As banks’ efforts to reduce the cost and risk of meeting KYC regulations are falling short, it’s time to combine the best of existing approaches
For banks, finding a more efficient way to comply with anti-money-laundering (AML) and know-your-customer (KYC) regulations is a high priority, and with good reason: financial institutions are spending billions to keep up with stricter and ever-increasing amounts of regulation, fines and sanctions are on the rise, and clients are increasingly dissatisfied with KYC processes.
For corporate clients, prompts from multiple banks to update their data in similar, but not uniform, ways, make KYC/AML compliance an aggravating chore. The market lacks client-centric KYC solutions that would allow corporates to centrally control their data and provide access internationally to selected banks and their subsidiaries.
Regulators too are searching for solutions that will ensure banks comply with rules designed to stop organized criminals and terrorist groups funneling money through legitimate financial institutions. Most banks are playing catch-up to meet existing standards, while simultaneously preparing for new regulations. In Europe, banks are spending €19bn a year on AML/KYC due diligence operations and technology, our research shows.
Our solution for a new approach is a "best of breed" model that brings together the most successful elements of the expertise built up so far. Creating a trusted, multi-jurisdictional data network would satisfy both banks’ corporate clients and regulators.
While AML/KYC sanctions cost banks globally €6.9bn in the past (i.e. 2019), banks are spending many times more to remain compliant today. We estimate banks in Europe incur operating costs of €12bn a year on processes to ensure KYC compliance through periodic and event driven reviews. In addition to this, the technology spend of banks in Europe is around €7bn a year.
AML/KYC operating costs range between €200m and €400m a year at each of the larger international banks, while smaller banks and specialized financial institutions are spending tens of millions of euros each. Up to 80% of these operating costs are to carry out scheduled and event-driven reviews, with the remaining 20% coming from the cost of onboarding new clients and adding their data.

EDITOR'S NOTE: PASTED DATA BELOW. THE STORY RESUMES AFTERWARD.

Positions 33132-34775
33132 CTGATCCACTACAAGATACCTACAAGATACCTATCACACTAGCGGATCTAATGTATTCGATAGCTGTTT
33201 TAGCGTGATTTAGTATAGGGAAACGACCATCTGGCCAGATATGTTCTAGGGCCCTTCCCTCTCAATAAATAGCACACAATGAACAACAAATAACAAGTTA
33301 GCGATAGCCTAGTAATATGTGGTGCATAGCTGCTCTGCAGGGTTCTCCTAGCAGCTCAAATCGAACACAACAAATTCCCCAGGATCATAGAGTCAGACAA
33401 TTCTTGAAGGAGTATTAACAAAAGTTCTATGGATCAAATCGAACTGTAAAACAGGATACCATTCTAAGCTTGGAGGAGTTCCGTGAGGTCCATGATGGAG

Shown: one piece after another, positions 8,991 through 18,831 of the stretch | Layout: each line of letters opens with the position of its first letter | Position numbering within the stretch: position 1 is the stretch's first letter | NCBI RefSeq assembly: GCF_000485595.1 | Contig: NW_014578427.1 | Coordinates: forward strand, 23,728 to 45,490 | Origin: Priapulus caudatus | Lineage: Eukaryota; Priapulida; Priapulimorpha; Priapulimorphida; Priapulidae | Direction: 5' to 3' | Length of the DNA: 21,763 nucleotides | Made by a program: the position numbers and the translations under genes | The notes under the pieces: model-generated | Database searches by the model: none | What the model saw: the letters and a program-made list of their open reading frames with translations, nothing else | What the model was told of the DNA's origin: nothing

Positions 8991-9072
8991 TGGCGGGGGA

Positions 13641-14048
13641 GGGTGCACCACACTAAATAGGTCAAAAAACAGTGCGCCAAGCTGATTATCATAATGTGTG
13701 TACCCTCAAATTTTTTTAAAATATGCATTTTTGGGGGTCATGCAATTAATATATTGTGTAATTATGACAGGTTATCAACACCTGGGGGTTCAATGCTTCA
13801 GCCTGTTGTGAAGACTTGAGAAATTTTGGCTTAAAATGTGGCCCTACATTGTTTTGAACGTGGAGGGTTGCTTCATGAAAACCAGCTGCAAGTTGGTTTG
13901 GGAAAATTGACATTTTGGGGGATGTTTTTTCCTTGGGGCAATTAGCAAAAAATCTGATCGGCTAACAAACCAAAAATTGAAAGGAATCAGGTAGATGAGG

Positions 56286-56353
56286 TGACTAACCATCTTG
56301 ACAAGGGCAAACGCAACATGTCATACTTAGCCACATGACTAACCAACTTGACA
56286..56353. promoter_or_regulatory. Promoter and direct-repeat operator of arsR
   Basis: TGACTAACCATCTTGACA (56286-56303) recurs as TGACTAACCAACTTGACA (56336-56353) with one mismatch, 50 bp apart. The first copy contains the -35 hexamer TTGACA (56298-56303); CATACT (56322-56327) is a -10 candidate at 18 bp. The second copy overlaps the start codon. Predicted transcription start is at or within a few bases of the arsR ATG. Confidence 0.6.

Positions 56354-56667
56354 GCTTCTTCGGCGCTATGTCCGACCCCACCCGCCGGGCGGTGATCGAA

Cost and time really start to build up when it comes to meeting compliance obligations for multinational companies or corporates with complex ownership structures. According to data provider LexisNexis, banks spend as much as 47 hours carrying out the required tasks for each multinational or foreign corporate client. International corporate clients accounted for around 50% or more of KYC and AML operational costs in Europe’s five biggest corporate banking markets:
Banks have worked hard to improve their KYC processes and to remain compliant with new regulations. However, not one approach has yet yielded results that fully satisfy all major stakeholders – the banks themselves, their corporate clients and regulators. Costs for banks and effort for their clients are still high, cooperation between stakeholders low, and regulatory acceptance of new approaches has been mixed at best.
Most big banks have invested or are currently investing in their KYC operating model, including bringing in a centralized policy and guidelines, and harmonizing ways of working across regional hubs. This means having a global KYC policy with local operations (mostly) under their own control. This enables fast and efficient reactions to keep up with regulation and improvements in KYC processing capabilities and capacity to become even more efficient. We expect banks to continue to revise and invest in their global policies, as a way to harmonize and gain better control of their existing KYC processes, and also as a foundation for future KYC operating models involving third-party providers.